Lawmakers and Activists Pressure Obama to Sign Landmine Ban Treaty
Thursday 09 September 2010
by: Mike Ludwig, t r u t h o u t | Report
Human rights groups are once again putting pressure on the Obama administration to join every other NATO ally and sign the 1997 Mine Ban Treaty. The treaty, established during a summit in Canada, bans the antipersonnel landmines that continue to maim and kill thousands of civilians across the world.
The Obama administration is currently wrapping up a review of its landmine policies, prompting lawmakers, human rights groups and physicians to take action.
Following its last policy review in November 2009, the Obama administration decided not to join the 158 other countries signed to the treaty. Human rights groups like Human Rights Watch (HRW) quickly responded. "President Obama's decision to cling to antipersonnel mines keeps the US on the wrong side of history and the wrong side of humanity," HRW Arms Division Director Steve Goose said last year. "This decision lacks vision, compassion, and basic common sense, and contradicts the Obama administration's professed emphasis on multilateralism, disarmament, and humanitarian affairs."
The HRW points out that US military has not used antipersonnel in 19 years and has not produced them since 1997, but President George W. Bush said in 2004 that the US would never sign the treaty.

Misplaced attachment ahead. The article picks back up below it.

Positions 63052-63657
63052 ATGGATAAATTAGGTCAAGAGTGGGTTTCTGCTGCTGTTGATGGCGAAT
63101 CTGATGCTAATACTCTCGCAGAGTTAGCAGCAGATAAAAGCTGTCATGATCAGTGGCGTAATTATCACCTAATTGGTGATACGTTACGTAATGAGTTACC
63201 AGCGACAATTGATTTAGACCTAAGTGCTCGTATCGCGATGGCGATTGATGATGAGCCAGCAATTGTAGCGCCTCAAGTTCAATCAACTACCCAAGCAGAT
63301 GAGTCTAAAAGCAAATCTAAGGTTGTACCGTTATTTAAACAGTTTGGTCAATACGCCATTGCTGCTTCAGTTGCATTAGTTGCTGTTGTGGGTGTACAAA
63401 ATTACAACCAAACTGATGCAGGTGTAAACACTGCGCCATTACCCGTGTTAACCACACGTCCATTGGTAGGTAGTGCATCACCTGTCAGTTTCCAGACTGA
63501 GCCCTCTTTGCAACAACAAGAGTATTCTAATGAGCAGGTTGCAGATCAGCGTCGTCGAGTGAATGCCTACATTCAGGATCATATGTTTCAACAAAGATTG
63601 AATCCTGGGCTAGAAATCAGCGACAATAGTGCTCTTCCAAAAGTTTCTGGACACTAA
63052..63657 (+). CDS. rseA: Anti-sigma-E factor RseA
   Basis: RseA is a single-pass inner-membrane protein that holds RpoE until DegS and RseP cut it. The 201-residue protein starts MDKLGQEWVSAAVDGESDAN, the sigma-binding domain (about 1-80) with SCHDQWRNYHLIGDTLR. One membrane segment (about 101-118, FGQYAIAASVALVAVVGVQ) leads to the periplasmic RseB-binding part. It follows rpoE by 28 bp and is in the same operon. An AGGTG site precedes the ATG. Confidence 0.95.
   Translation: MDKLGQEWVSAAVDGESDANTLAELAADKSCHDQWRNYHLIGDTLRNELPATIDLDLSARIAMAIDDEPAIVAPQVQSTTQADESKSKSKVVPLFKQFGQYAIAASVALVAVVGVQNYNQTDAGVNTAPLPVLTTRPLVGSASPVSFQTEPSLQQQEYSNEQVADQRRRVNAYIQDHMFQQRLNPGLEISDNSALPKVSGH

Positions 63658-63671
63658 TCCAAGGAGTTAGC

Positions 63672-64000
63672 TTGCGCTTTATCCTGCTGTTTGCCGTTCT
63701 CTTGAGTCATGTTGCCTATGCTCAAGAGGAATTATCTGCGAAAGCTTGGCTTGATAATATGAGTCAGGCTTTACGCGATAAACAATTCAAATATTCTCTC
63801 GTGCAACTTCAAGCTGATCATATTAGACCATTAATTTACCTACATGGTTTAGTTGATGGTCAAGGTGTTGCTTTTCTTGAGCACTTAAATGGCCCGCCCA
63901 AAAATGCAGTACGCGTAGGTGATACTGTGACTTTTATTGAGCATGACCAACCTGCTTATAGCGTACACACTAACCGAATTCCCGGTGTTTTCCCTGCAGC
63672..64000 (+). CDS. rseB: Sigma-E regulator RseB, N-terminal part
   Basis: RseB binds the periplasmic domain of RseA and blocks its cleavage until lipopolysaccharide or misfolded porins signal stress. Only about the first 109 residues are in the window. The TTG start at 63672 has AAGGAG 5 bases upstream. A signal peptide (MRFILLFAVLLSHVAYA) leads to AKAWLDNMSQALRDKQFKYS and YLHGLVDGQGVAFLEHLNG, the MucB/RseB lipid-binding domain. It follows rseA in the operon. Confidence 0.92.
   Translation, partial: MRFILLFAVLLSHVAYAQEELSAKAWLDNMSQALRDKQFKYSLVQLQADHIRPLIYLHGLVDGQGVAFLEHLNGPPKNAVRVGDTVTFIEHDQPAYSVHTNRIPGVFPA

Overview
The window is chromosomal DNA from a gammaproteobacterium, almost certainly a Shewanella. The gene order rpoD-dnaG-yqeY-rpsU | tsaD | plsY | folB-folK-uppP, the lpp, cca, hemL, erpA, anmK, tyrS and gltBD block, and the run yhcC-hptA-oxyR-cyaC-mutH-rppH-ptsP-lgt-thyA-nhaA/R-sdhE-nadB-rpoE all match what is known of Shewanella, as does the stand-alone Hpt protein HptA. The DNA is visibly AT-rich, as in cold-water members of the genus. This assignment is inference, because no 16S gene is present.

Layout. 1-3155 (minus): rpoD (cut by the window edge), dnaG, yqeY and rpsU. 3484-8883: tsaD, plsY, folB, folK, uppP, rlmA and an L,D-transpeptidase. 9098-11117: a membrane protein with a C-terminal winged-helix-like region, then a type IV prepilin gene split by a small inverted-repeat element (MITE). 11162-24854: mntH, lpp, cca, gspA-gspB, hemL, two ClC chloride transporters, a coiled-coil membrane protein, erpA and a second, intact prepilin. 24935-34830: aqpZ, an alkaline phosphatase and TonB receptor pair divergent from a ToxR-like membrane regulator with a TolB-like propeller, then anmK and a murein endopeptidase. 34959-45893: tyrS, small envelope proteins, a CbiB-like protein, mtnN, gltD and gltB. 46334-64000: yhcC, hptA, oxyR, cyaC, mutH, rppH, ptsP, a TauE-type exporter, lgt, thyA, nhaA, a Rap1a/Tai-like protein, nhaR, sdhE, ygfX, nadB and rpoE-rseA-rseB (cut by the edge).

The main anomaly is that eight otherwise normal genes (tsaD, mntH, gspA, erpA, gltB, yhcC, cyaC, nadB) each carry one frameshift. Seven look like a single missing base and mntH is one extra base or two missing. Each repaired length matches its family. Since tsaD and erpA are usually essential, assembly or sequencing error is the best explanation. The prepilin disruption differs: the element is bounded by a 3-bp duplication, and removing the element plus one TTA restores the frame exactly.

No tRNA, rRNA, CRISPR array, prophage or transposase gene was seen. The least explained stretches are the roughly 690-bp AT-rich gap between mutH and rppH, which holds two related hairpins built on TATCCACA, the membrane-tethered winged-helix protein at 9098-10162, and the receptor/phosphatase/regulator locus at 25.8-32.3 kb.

In May, 68 US Senators signed a letter to the Obama administration demanding that the US get with the times and sign the treaty. The letter was circulated by Sen. George Voinovich (R-Ohio) and Sen. Patrick Leahy (D-Vermont). The number of supports in the Senate exceeds the vote count needed to ratify a treaty.
"The idea that a modern military like ours would be using indiscriminate, victim-activated weapons today is hard to reconcile with our current military objectives, particularly when you consider that the two countries [Iraq and Afghanistan] where our troops are fighting are parties to the treaty and the members of the coalition that we are leading in Afghanistan are also parties to the treaty," Leahy said.
A group of 20 leading health organizations, including the American Medical Association and Physicians for Human Rights (PHR), is circulating a petition to pressure the Obama administration to sign the treaty following its current policy review.
PHR reports 30 to 40 percent of landmine victims are children, and millions of unexploded mines in 80 countries worldwide continue to threaten civilians and food supplies.
"I have seen the impact of landmines on communities in Kosovo," said PHR Chair Dr. Bob Lawrence. "Long after the fighting stops, landmines continue to terrorize and maim innocent bystanders. This treaty is a vaccination against the scourge of landmines, and it's time for the US to join the international community in rejecting this indiscriminate weapon."
You can learn more about the PHR petition asking the Obama administration to sign the Mine Ban Treaty by clicking here.
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